Citizens set by statute. The FWCJUA provides workers' compensation insurance in Florida to
         employers who are required by law to maintain such insurance and who are in good faith entitled to, but
         who are unable to, purchase such insurance in the voluntary market. The FAJUA provides automobile
         insurance to qualified applicants unable to procure such insurance in the voluntary market.

15
  Emergency assessments can only be issued to pay claims of insurers rendered insolvent due to a hurricane.
16
  See s. 631.724, F.S. for public records exemptions for the Florida Life and Health Insurance Guaranty Fund; s. 631.822, F.S. for exemptions for the
Florida Health Maintenance Organization Consumer Assistance Plan; ss. 631.931 and 631.932 for exemptions for the Florida Workers’
Compensation Insurance Guaranty Association; and s. 440.3851, F.S. for exemptions for the Florida Self-Insurers Guaranty Association.
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      The bill makes FIGA claims files confidential and exempt from the public records requirements until
      termination of all litigation and settlement of all claims arising out of the same incident. However,
      claims files or portions of them can remain exempt after termination of litigation and settlement of
      claims if another statute permits the exemption. This exemption is similar to the public records
      exemption in s. 440.3581, F.S. for FSIGA and in s. 627.311(4)(a)2., F.S. for the FAJUA and is virtually
      identical to the exemption for Citizens (s. 627.351(6)(w), F.S.) and the FWCJUA (s. 627.3121(1)(b),
      F.S.).

      The bill also makes medical records and information related to the medical condition or medical status
      of a claimant held by FIGA confidential and exempt from public disclosure. This exemption is identical
      to the FSIGA exemption for medical records and related information (s. 440.3851, F.S.) and is similar to
      the exemption for FWCJUA (s. 627.3121(1)(e), F.S.).

      FIGA records relating to attorney-client privileged communications are made confidential and exempt,
      similar to the exemption for attorney-client privileged communications given to Citizens in s.
      627.351(6)(w), F.S.

      The bill authorizes FIGA to release claims files, medical records and information, and attorney-client
      privileged communications to another governmental agency pursuant to a written request. The
      receiving agency must maintain the confidential and exempt status of the records released. Citizens
      and the FAJUA are authorized by law to release claims files to other governmental agencies. FSIGA is
      authorized to release claims files and medical records to other governmental agencies. FWCJUA is
      authorized to release any confidential and exempt records to another agency.

      The bill provides for future review and repeal of the FIGA exemptions on October 1, 2014, pursuant to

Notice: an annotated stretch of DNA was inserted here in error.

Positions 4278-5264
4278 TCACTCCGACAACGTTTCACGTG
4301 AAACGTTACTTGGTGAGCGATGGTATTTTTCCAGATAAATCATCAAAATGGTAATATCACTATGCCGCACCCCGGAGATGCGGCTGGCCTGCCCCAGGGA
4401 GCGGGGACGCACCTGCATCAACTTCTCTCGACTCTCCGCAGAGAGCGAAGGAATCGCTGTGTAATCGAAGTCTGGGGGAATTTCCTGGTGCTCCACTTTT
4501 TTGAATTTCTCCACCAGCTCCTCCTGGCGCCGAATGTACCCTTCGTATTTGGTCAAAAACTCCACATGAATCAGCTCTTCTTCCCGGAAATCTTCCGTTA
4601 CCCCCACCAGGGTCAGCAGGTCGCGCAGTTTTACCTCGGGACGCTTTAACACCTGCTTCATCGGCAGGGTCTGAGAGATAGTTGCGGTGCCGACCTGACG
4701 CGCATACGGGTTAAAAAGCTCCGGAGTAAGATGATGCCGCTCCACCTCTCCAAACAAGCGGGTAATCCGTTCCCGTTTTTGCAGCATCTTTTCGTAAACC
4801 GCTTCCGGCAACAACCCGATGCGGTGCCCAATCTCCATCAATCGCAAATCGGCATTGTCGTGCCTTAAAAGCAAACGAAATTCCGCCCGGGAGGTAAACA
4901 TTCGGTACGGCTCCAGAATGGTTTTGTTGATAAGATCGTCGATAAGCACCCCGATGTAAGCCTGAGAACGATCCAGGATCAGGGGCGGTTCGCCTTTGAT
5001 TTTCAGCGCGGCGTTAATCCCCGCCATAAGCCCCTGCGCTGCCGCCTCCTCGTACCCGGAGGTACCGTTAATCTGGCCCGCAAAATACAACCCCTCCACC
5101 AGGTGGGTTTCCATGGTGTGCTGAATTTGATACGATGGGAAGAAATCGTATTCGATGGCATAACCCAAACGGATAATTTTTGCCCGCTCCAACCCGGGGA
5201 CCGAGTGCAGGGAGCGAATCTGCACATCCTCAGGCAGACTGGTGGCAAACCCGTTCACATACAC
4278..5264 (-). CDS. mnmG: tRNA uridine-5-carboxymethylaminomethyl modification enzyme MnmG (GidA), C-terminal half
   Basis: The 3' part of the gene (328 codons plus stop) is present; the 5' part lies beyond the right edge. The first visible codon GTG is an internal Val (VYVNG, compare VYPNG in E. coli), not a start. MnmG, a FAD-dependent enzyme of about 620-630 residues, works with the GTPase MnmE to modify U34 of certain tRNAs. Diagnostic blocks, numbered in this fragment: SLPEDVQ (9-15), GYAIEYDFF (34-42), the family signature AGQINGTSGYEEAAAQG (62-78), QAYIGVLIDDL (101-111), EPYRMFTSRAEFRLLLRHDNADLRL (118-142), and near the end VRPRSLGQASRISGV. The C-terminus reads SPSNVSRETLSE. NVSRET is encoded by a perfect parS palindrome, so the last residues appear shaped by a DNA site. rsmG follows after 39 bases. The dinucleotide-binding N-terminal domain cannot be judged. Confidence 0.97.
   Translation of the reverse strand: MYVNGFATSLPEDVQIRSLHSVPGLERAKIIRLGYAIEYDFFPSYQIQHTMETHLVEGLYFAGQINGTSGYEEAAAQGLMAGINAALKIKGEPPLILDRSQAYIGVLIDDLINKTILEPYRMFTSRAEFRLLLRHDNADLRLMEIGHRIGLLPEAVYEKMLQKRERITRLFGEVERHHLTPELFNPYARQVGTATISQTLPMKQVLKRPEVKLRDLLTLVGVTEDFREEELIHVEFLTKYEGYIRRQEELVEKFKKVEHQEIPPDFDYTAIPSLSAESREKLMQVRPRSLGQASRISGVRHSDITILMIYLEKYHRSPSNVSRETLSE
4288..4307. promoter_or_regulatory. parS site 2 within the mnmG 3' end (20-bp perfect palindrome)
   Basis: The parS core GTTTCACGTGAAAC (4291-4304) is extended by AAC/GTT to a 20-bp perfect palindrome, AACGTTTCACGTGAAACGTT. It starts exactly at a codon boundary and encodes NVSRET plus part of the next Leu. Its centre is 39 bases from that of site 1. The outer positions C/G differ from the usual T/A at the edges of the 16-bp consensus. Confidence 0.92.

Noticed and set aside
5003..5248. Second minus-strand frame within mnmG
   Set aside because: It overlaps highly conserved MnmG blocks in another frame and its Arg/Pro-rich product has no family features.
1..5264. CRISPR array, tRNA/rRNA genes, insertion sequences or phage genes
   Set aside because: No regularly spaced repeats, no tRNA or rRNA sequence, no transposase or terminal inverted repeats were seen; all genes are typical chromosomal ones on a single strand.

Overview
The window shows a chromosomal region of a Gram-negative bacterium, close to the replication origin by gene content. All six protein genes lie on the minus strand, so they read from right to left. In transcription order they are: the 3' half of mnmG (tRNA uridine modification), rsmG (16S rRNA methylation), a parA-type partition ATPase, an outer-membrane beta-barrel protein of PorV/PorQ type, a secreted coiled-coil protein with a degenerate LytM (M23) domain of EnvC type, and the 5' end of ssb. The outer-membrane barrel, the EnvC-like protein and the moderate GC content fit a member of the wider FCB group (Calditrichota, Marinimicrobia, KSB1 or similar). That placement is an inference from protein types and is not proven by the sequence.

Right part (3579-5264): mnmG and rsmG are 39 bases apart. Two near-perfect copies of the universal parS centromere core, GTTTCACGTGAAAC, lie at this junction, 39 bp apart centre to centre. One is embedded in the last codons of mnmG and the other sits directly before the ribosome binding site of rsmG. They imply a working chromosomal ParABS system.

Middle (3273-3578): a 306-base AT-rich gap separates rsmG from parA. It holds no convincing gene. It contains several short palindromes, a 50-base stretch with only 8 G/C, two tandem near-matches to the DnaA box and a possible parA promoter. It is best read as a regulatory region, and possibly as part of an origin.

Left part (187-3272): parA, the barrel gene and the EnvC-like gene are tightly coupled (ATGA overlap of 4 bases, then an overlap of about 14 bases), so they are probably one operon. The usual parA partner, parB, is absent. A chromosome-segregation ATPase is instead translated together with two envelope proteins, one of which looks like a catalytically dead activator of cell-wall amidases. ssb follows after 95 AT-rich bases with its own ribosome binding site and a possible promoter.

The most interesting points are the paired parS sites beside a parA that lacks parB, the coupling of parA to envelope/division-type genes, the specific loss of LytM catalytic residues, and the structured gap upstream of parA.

the Open Government Sunset Review Act of 1995. It also provides a statement of public necessity.



   B. SECTION DIRECTORY:
      Section 1: creates s. 631.582, F.S. to create public records exemptions for the Florida Insurance
      Guaranty Association.

      Section 2: provides a statement of public necessity.

      Section 3: provides an effective date of July 1, 2009.


                       II. FISCAL ANALYSIS & ECONOMIC IMPACT STATEMENT

   A. FISCAL IMPACT ON STATE GOVERNMENT:

      1. Revenues:
          None.

      2. Expenditures:
          None.

   B. FISCAL IMPACT ON LOCAL GOVERNMENTS:

      1. Revenues:
          None.

      2. Expenditures:
          None.

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   C. DIRECT ECONOMIC IMPACT ON PRIVATE SECTOR:
       The bill could create a fiscal impact on FIGA because FIGA staff would have to be trained with regards
       to the categories of information made confidential and exempt from public disclosure versus records
       that are available for public inspection and copying. FIGA could also incur costs associated with
       redacting confidential and exempt information prior to releasing a record.

   D. FISCAL COMMENTS:
       None.


                                                 III. COMMENTS

   A. CONSTITUTIONAL ISSUES:

      1. Applicability of Municipality/County Mandates Provision:
           Not applicable. This bill does not appear to: require counties or municipalities to spend funds or
           take an action requiring the expenditure of funds; reduce the authority that counties or municipalities
           have to raise revenues in the aggregate; or reduce the percentage of a state tax shared with
           counties or municipalities.

      2. Other:
           Article I, s. 24(c) of the State Constitution, requires a two-thirds vote of the members present and
           voting for passage of a newly created public records or public meetings exemption. Thus, this bill
           requires a two-thirds vote for passage.


   B. RULE-MAKING AUTHORITY:
       None.

   C. DRAFTING ISSUES OR OTHER COMMENTS:
      None.


                  IV. AMENDMENTS/COUNCIL OR COMMITTEE SUBSTITUTE CHANGES
   None.




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DATE:                3/20/2009